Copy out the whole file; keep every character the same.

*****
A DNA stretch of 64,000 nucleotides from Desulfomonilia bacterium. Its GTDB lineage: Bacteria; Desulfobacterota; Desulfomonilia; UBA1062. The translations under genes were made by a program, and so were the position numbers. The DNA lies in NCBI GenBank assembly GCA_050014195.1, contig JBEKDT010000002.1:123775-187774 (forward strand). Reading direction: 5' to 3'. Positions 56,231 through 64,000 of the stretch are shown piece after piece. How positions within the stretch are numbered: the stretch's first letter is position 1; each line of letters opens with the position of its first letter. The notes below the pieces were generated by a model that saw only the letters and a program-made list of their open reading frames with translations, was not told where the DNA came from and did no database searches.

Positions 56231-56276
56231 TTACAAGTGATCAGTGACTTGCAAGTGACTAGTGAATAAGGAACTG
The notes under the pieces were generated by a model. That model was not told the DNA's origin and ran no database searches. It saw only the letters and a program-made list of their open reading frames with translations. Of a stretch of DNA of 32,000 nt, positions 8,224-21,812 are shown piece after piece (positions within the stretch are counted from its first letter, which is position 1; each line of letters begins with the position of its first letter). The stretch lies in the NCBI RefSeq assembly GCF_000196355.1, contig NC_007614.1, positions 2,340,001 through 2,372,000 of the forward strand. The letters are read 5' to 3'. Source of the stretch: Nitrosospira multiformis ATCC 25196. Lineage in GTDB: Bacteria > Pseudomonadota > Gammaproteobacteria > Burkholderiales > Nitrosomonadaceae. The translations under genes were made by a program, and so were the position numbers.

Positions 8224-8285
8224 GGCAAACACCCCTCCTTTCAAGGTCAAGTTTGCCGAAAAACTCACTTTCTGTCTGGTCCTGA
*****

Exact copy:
A DNA stretch of 64,000 nucleotides from Desulfomonilia bacterium. Its GTDB lineage: Bacteria; Desulfobacterota; Desulfomonilia; UBA1062. The translations under genes were made by a program, and so were the position numbers. The DNA lies in NCBI GenBank assembly GCA_050014195.1, contig JBEKDT010000002.1:123775-187774 (forward strand). Reading direction: 5' to 3'. Positions 56,231 through 64,000 of the stretch are shown piece after piece. How positions within the stretch are numbered: the stretch's first letter is position 1; each line of letters opens with the position of its first letter. The notes below the pieces were generated by a model that saw only the letters and a program-made list of their open reading frames with translations, was not told where the DNA came from and did no database searches.

Positions 56231-56276
56231 TTACAAGTGATCAGTGACTTGCAAGTGACTAGTGAATAAGGAACTG
The notes under the pieces were generated by a model. That model was not told the DNA's origin and ran no database searches. It saw only the letters and a program-made list of their open reading frames with translations. Of a stretch of DNA of 32,000 nt, positions 8,224-21,812 are shown piece after piece (positions within the stretch are counted from its first letter, which is position 1; each line of letters begins with the position of its first letter). The stretch lies in the NCBI RefSeq assembly GCF_000196355.1, contig NC_007614.1, positions 2,340,001 through 2,372,000 of the forward strand. The letters are read 5' to 3'. Source of the stretch: Nitrosospira multiformis ATCC 25196. Lineage in GTDB: Bacteria > Pseudomonadota > Gammaproteobacteria > Burkholderiales > Nitrosomonadaceae. The translations under genes were made by a program, and so were the position numbers.

Positions 8224-8285
8224 GGCAAACACCCCTCCTTTCAAGGTCAAGTTTGCCGAAAAACTCACTTTCTGTCTGGTCCTGA